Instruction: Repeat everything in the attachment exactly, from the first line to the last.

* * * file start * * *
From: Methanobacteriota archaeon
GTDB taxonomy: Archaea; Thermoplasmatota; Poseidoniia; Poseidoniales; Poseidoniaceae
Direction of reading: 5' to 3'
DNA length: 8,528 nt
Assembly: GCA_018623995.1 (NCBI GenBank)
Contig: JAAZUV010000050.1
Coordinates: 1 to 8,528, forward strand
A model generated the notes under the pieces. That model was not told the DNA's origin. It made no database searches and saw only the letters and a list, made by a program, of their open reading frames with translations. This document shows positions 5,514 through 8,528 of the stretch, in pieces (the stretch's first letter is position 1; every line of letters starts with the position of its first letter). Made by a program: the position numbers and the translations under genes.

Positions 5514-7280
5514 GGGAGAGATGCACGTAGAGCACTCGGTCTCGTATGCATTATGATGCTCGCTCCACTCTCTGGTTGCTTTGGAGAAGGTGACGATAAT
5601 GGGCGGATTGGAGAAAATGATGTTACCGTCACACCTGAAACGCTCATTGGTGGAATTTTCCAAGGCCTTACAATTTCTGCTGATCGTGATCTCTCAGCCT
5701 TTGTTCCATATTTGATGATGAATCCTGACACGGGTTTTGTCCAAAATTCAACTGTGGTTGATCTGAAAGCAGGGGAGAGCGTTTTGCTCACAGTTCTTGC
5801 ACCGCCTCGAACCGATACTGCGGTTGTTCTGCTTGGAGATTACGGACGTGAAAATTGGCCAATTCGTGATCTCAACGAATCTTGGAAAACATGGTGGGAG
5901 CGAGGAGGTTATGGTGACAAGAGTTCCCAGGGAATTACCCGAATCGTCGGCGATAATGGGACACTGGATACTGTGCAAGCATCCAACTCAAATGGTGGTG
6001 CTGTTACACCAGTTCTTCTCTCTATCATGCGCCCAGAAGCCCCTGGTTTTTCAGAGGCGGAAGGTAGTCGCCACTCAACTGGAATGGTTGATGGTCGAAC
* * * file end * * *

From: Methanobacteriota archaeon
GTDB taxonomy: Archaea; Thermoplasmatota; Poseidoniia; Poseidoniales; Poseidoniaceae
Direction of reading: 5' to 3'
DNA length: 8,528 nt
Assembly: GCA_018623995.1 (NCBI GenBank)
Contig: JAAZUV010000050.1
Coordinates: 1 to 8,528, forward strand
A model generated the notes under the pieces. That model was not told the DNA's origin. It made no database searches and saw only the letters and a list, made by a program, of their open reading frames with translations. This document shows positions 5,514 through 8,528 of the stretch, in pieces (the stretch's first letter is position 1; every line of letters starts with the position of its first letter). Made by a program: the position numbers and the translations under genes.

Positions 5514-7280
5514 GGGAGAGATGCACGTAGAGCACTCGGTCTCGTATGCATTATGATGCTCGCTCCACTCTCTGGTTGCTTTGGAGAAGGTGACGATAAT
5601 GGGCGGATTGGAGAAAATGATGTTACCGTCACACCTGAAACGCTCATTGGTGGAATTTTCCAAGGCCTTACAATTTCTGCTGATCGTGATCTCTCAGCCT
5701 TTGTTCCATATTTGATGATGAATCCTGACACGGGTTTTGTCCAAAATTCAACTGTGGTTGATCTGAAAGCAGGGGAGAGCGTTTTGCTCACAGTTCTTGC
5801 ACCGCCTCGAACCGATACTGCGGTTGTTCTGCTTGGAGATTACGGACGTGAAAATTGGCCAATTCGTGATCTCAACGAATCTTGGAAAACATGGTGGGAG
5901 CGAGGAGGTTATGGTGACAAGAGTTCCCAGGGAATTACCCGAATCGTCGGCGATAATGGGACACTGGATACTGTGCAAGCATCCAACTCAAATGGTGGTG
6001 CTGTTACACCAGTTCTTCTCTCTATCATGCGCCCAGAAGCCCCTGGTTTTTCAGAGGCGGAAGGTAGTCGCCACTCAACTGGAATGGTTGATGGTCGAAC